The testing center is right off R17 north of the Maebashi IC with signs in English and Japanese. The reception desk is on the second floor. The licensing procedure beings at 1:00pm sharp and if you are not there before 1:00pm you will not be getting a license — so be early! There will be a lot of other people waiting on the far right hand desk, under the foreigners sign. Get in line, and be prepared to wait. Expect to spend the rest of the afternoon in that dismal grey room.

Be prepared to fill out numerous forms. Practice writing your address and information in Kanji. I was told, “No Kanji — No License!” The officers also speak very little English, but a basic knowledge of Japanese and gestures should do you just fine.

I was also asked for the address and contact information of my company, written in Kanji, on a piece of scrap paper that was handed to me. Clearly the officer was trying anything to send me home without a license, and did not need this information at all. Luckily I had a business card that was made for me by my BoE in my wallet, and presenting that seemed satisfactory. Be prepared for anything…

Once all the paperwork is processed you will be led into a small room for a physical check. It is a simple eye exam and a test of your reflexes. Brushing up on basic Japanese words is wise:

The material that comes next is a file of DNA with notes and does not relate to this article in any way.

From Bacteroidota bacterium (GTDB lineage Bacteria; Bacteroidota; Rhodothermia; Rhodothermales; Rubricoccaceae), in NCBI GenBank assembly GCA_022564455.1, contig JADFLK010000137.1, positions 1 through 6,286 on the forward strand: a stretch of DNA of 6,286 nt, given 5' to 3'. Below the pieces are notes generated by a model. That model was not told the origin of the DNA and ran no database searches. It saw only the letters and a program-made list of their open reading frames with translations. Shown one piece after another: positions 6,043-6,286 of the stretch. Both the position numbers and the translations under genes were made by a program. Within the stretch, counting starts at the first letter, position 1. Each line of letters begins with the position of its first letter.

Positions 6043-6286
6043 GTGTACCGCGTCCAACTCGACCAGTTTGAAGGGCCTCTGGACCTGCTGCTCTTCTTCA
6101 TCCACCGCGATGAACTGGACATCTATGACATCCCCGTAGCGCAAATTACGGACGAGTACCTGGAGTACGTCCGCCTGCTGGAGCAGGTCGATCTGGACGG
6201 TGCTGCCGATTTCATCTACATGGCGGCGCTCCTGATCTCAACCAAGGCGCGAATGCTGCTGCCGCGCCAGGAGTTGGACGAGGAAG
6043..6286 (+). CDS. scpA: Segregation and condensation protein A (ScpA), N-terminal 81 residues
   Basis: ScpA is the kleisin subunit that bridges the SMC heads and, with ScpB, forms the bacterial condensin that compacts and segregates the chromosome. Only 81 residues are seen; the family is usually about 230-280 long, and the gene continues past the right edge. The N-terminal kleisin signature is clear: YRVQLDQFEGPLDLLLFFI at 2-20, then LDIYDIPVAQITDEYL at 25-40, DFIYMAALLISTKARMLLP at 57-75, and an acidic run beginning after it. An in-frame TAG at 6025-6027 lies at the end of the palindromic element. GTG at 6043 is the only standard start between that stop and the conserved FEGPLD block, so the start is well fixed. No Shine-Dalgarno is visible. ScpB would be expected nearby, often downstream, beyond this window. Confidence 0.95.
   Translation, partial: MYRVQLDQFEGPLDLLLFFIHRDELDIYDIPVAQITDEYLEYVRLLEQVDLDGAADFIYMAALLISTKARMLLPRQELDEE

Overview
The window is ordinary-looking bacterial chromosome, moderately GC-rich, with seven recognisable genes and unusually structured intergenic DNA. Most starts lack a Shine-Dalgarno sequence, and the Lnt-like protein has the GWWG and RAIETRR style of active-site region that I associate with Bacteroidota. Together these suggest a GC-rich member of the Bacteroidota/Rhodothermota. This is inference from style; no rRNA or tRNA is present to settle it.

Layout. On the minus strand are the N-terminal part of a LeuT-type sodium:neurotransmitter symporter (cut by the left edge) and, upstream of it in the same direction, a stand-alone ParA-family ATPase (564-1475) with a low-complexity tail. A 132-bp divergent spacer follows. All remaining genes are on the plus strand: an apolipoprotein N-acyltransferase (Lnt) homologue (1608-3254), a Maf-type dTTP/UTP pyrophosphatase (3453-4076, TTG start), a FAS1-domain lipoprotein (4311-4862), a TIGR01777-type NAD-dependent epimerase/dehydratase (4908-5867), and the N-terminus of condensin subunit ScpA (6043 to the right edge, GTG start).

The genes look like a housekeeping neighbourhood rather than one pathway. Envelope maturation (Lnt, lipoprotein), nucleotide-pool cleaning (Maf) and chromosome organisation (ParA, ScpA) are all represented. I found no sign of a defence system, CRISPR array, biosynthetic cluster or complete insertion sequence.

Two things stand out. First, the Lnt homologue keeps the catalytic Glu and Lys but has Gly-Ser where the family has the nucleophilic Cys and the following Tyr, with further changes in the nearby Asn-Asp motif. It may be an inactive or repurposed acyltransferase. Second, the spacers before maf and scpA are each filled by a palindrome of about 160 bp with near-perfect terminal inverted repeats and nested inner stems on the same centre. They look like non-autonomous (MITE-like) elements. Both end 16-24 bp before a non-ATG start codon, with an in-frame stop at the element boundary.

• red – あか
  • blue – あお
  • green – みどり
  • yellow – きいろ
  • up -うえ
  • down – した
  • left – ひだり
  • right – みぎ

They will ask you to do some basic reflex tests that will make you feel silly, and then you are all done! Sit back, relax (for a while) and wait to be called out for your license while your poor American friends anxiously wait for their test results. Damn it feels good to be Canadian!

For Americans, more information is available on the GunmaJET website. Happy Driving!

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  1. Gavin

    I just went through this process yesterday (in Maebashi), so I wanted to give it an update for people reading this in 2018.

    For the most part, the process remains the same as described (excellent guide!).

    – I reserved the appointment a month in advance by calling the traffic center (well, my JTE did), you cannot decide the date of the appointment.

    – If your home country doesn’t issue return stamps on your passport whenever you come back from abroad (i.e Canada), you will need to prove you were living in your home country for at least three months prior to your arrival in Japan. The people at the traffic center accepted bank statements, so I just printed out statements from March through June, 2017 (I arrive in Japan July 2017).

    – I paid two fees – the first being 2,200 yen and the second being 2,050 yen.

    – I also needed to bring a JyuuMinHyou (住民票) which is a certificate of residency. I live in Isesaki, and got mine at the city hall for 300 yen (it took like 30 minutes). The traffic center will need this, and a photocopy it. Be sure to get that before going to the traffic center.